Tuesday, September 30, 2008


I am not an economist. Nor have I had the time to properly review the “don’t call it a bail-out” legislation, which apparently is still up in the air. So I cannot intelligently discuss the issue. However . . .

My mentor Jim Gill, once a broker with Shearson Hayden Stone, used to always say, "Bulls make money, bears make money, but hogs get slaughtered."

It is obvious that the hogs caused the current financial “situation”. I truly hope that they get the slaughter that they so richly deserve, and are not saved by any kind of bailout. But knowing Congress I suspect that many of its members list hogs among their bigger contributors and supporters.

A 2007 post from the SURVIVING STOCK MARKET blog titled “
Bulls, Bears, Hogs and Sheeps” (from Malaysia of all places), which I found in a Google search of the quote, adds “sheep” to the list of investors. Unfortunately the sheep have also contributed to the severity of the situation.

According to the post (the highlight is mine) - “Sheeps are great followers... They don't have to make decisions... All they need to do is to follow the trend or tips.... But one thing is for sure, the stock market is a very highly competitive place... People don't give away tips.... For they need to stay in the front in order to get the profits.. Real tips are not revealed, and those revealed are lousy tips... So, sheeps who get tips, get slaughtered as well... Those that follow trends always happen to be the last and the most foolish of the block... They always enter the uptrend late and when smart people are making their exit.... So, they alone ride the slide downhill....

Do the sheep (or should we call them lemmings) deserve to be slaughtered as well for following the hogs? What do you think?

Investing, whether in the stock market or real estate, is not rocket science. All it takes is basic common sense, an asset apparently not held by many investors or even brokers.

Is it common sense to think you can buy and maintain a home with only 5% down? Is it common sense to think that housing prices will continue to rise ad infinitum and it is therefore ok to refinance annually and borrow 100%, 110% or more of the current value of a home – so that you can pay off your credit card balances and start to build them up again? Is it common sense to think that a 712 square foot condo (that is not located in Beverly Hills or Park Avenue) is worth $220,000 (though I am glad someone did when my parents were selling their unit, which cost them only $60,000+ five years earlier)?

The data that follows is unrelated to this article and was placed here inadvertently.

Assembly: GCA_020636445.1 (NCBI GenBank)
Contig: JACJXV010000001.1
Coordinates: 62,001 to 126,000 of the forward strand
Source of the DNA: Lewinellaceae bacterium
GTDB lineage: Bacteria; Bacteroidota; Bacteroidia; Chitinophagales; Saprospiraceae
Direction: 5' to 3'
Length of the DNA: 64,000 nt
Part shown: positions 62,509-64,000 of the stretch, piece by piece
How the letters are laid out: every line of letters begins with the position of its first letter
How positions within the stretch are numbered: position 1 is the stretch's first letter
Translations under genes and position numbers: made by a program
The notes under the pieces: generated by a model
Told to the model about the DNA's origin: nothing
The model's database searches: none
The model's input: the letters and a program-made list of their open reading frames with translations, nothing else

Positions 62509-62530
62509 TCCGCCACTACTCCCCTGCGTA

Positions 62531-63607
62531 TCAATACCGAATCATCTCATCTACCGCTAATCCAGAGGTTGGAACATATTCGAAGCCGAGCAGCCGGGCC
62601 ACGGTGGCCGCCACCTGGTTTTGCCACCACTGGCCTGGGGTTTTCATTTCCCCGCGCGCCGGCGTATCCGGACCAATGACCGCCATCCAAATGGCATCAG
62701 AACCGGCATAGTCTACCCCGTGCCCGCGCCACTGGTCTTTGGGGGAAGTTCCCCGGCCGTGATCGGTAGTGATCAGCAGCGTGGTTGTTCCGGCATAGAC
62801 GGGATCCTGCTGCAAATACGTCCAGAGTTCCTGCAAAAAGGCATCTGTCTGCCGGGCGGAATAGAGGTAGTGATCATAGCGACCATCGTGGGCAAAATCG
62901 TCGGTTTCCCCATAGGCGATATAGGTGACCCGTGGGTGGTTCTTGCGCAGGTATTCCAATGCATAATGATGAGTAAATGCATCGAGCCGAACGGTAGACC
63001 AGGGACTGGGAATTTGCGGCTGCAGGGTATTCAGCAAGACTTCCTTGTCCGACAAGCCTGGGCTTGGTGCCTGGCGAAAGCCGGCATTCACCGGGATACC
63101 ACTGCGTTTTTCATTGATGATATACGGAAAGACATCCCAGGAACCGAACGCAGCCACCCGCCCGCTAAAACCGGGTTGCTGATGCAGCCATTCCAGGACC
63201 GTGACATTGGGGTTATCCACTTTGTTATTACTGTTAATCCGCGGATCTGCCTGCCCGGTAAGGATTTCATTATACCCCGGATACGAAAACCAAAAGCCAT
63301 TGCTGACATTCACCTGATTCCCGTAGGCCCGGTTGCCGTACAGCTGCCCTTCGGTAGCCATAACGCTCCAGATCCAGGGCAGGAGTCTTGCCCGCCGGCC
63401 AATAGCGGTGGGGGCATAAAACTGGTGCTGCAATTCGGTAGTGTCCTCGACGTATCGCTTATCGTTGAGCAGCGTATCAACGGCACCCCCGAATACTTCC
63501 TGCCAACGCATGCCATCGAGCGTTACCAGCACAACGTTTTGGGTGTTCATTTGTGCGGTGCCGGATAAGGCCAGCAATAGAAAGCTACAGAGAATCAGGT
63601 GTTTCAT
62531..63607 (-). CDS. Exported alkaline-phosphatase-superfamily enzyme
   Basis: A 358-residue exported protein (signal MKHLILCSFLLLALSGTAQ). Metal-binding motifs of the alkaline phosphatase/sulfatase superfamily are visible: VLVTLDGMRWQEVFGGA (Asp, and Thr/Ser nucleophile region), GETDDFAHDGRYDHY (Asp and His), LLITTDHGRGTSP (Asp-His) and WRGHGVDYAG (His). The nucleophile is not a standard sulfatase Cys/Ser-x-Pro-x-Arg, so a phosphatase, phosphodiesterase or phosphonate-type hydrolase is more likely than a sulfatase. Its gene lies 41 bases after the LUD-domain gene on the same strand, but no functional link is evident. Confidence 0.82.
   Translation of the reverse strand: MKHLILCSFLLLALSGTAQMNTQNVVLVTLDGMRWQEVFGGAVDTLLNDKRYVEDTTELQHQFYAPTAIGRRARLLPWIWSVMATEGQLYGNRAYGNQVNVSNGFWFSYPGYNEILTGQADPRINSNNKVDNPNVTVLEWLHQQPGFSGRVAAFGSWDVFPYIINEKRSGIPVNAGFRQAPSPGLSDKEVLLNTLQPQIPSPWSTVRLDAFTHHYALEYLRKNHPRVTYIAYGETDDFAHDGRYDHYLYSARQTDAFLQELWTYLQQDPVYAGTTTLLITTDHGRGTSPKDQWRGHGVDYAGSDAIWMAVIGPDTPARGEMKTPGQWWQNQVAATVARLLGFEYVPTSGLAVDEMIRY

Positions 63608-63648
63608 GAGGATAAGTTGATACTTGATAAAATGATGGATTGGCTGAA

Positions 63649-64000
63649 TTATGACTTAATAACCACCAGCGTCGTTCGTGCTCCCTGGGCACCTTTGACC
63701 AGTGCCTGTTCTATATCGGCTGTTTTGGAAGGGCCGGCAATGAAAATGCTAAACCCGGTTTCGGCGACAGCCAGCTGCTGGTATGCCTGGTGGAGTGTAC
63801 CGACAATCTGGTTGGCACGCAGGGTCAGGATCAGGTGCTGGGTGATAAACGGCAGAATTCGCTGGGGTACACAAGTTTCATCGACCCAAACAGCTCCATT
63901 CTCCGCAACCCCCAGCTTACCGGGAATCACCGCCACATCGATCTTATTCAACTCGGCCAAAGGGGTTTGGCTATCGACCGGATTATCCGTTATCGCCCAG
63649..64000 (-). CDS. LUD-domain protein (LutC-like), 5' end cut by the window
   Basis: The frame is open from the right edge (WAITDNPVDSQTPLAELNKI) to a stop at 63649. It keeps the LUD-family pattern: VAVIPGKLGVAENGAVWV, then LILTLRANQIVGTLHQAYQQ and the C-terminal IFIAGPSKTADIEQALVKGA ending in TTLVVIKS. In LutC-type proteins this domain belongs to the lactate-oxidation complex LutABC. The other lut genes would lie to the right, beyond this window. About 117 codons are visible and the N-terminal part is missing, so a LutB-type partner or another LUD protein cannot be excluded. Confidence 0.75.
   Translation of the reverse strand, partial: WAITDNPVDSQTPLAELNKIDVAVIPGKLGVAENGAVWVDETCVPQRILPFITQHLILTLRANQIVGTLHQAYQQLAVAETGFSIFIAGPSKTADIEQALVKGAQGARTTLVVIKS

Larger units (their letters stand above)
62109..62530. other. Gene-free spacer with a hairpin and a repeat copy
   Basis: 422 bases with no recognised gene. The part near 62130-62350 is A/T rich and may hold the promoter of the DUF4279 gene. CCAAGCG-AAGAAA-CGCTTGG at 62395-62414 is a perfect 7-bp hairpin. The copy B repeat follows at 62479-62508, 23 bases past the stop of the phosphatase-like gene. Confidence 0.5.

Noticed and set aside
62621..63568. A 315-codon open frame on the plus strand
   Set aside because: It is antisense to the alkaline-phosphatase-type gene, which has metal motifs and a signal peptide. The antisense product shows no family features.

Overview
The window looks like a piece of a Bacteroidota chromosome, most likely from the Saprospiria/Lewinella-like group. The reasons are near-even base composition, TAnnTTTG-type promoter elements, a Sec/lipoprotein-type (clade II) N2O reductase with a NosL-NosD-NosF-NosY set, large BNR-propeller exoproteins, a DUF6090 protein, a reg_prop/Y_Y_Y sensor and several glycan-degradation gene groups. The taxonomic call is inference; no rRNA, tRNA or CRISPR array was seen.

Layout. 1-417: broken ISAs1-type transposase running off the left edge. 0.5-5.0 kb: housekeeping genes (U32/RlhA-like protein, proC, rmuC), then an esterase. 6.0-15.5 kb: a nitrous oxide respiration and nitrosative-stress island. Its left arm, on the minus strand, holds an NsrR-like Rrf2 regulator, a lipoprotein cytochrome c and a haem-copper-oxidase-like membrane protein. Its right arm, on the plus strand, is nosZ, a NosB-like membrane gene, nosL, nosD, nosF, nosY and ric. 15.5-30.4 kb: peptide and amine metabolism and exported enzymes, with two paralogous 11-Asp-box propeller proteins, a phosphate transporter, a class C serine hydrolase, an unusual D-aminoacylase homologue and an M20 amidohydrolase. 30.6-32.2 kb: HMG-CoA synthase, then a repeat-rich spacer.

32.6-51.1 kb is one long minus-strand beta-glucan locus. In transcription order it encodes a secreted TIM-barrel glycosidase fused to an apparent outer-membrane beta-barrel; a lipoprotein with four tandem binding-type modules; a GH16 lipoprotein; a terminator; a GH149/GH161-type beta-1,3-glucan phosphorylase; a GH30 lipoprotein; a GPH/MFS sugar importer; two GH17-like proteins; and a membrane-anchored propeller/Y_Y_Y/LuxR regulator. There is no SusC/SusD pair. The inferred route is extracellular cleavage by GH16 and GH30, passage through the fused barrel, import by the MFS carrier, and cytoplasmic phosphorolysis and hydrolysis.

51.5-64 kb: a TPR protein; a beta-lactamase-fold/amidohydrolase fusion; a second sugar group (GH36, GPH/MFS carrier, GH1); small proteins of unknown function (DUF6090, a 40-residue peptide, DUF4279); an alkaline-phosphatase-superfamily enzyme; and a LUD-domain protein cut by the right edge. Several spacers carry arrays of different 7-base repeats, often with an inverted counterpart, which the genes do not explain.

The bottom line – obviously don’t be a hog. And also don’t be a sheep. Use the brain that God (or nature) gave you!

Before I go I should point out that the legislation does have one provision that applies to 1040 filers - the exclusion for forgiveness of home-mortgage debt, set to expire after 2009, is extended through 2012.

If I may quote from Joe Kristan’s post “
Tax Provisions in the Bailout” at the ROTH AND COMPANY TAX UPDATE BLOG – the forgiveness of home-mortgage debt is “a break to the most feckless home speculators, while those who do their gambling at casinos or in the stock market get no such break”.

Just one more thing, he said Columbo-like. Speaking of bank bail-outs, I was surprised when a client, with substantial business and personal deposits at Wachovia, mentioned this week-end that it looked like his bank (also my parents’) was also in trouble. But yesterday morning I heard on the news that Wachovia was being bought out by Citigroup. Years ago, when the trend of bank mergers first began, I predicted that one day there would be just one humongous bank left standing - the Bank of America (not necessarily Bank of America). My prediction may come true sooner than I thought!

I was reminded of my long-time advice regarding choosing a bank at a delightful dinner with friends/clients this past Saturday at The Grain House Restaurant of the Old Mill Inn in Bernardsville. I would advise clients to use the smallest bank in town – a one-brancher if you could find it (are there any left?). As a depositor at a large national bank like, for example, Wachovia you are one customer in billions - but at a small local bank you are one in hundreds, or at most a thousand or so, and would certainly receiver better, more personalized service and attention.


BTW – Speaking of Columbo – who was originally intended for the role?. Peter Falk was not the first choice.


Anonymous said...

Are you referencing the pre-series/movie? If so then Bert Freed would be the answer.

If you are reverencing who was in contention of the series itself the stage actor Thomas Mitchell had died so Lee J. Cobb and Bing Crosby were suggested. Bing said no and Lee J. Cobb turned it down.

Robert D Flach said...


I was not aware of a television movie or episode featuring Columbo before the original Peter Falk entry "Prescription: Murder" with Gene Barry as the killer. Thanks for the new bit of trivia.

I had been aware of the stage version with Thomas Mitchell.

The answer I was looking for was Bing Crosby. It was my understanding that the role was originally written for der Bingle.